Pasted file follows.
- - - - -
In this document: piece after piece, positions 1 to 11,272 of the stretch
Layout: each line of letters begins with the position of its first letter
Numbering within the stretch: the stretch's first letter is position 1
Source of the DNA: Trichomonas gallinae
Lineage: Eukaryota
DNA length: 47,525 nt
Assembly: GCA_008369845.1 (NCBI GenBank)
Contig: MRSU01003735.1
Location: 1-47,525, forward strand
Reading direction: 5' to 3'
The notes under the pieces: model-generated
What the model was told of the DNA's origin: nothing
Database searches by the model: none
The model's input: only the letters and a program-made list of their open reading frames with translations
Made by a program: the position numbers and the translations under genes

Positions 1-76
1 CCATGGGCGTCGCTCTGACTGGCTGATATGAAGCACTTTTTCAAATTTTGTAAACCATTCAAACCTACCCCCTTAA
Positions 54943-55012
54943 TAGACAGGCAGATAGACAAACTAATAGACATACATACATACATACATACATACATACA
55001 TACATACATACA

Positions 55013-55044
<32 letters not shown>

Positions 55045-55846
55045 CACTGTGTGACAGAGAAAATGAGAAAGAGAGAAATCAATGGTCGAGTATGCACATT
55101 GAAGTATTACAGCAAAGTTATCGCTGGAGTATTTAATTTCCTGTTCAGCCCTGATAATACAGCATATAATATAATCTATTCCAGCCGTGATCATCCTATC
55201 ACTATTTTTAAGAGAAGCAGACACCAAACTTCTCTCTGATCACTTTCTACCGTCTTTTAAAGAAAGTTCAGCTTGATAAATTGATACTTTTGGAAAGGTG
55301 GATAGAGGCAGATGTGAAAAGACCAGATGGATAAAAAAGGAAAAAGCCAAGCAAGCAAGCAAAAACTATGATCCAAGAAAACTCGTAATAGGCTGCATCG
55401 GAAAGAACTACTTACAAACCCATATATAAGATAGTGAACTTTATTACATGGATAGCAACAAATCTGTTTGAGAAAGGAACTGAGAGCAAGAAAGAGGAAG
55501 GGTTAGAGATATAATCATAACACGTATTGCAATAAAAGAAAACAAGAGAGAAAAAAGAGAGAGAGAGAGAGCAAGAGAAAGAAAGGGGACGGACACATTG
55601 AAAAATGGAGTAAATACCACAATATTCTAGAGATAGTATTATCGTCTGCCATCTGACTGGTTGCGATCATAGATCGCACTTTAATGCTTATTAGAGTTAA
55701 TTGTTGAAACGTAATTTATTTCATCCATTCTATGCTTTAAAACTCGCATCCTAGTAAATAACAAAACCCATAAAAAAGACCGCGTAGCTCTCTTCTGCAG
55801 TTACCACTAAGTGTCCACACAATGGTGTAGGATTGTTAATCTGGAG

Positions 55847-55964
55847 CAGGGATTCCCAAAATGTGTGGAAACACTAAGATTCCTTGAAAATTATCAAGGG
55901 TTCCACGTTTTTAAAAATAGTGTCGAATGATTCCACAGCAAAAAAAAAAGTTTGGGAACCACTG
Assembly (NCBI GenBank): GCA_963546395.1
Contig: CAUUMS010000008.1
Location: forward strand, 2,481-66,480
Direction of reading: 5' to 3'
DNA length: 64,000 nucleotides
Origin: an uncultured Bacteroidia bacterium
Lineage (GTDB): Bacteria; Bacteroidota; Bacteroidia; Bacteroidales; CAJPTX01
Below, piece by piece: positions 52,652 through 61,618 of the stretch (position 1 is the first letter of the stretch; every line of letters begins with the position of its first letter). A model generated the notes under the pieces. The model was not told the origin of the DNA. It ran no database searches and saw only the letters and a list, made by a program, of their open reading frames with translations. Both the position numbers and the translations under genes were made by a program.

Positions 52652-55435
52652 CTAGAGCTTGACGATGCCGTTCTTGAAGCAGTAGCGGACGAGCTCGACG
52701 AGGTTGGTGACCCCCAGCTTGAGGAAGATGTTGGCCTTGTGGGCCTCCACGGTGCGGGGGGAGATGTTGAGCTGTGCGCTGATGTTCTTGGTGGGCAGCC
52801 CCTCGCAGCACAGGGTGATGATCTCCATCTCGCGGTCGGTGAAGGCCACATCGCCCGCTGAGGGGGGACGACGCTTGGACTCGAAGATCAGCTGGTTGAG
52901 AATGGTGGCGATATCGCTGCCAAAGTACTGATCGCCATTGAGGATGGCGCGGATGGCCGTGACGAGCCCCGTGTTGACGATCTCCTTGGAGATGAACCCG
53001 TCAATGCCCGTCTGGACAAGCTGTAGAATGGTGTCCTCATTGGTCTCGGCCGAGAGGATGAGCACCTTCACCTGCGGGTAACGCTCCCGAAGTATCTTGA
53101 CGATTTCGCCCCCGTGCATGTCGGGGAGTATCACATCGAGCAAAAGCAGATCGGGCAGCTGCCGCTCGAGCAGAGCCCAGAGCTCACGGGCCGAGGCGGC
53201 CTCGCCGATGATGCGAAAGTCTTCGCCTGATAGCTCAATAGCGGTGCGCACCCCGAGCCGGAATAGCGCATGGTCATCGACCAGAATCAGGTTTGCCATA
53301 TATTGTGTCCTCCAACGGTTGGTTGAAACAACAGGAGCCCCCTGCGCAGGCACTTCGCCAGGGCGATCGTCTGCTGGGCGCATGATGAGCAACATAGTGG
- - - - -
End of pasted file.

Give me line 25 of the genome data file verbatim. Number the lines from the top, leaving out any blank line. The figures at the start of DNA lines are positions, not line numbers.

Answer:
55101 GAAGTATTACAGCAAAGTTATCGCTGGAGTATTTAATTTCCTGTTCAGCCCTGATAATACAGCATATAATATAATCTATTCCAGCCGTGATCATCCTATC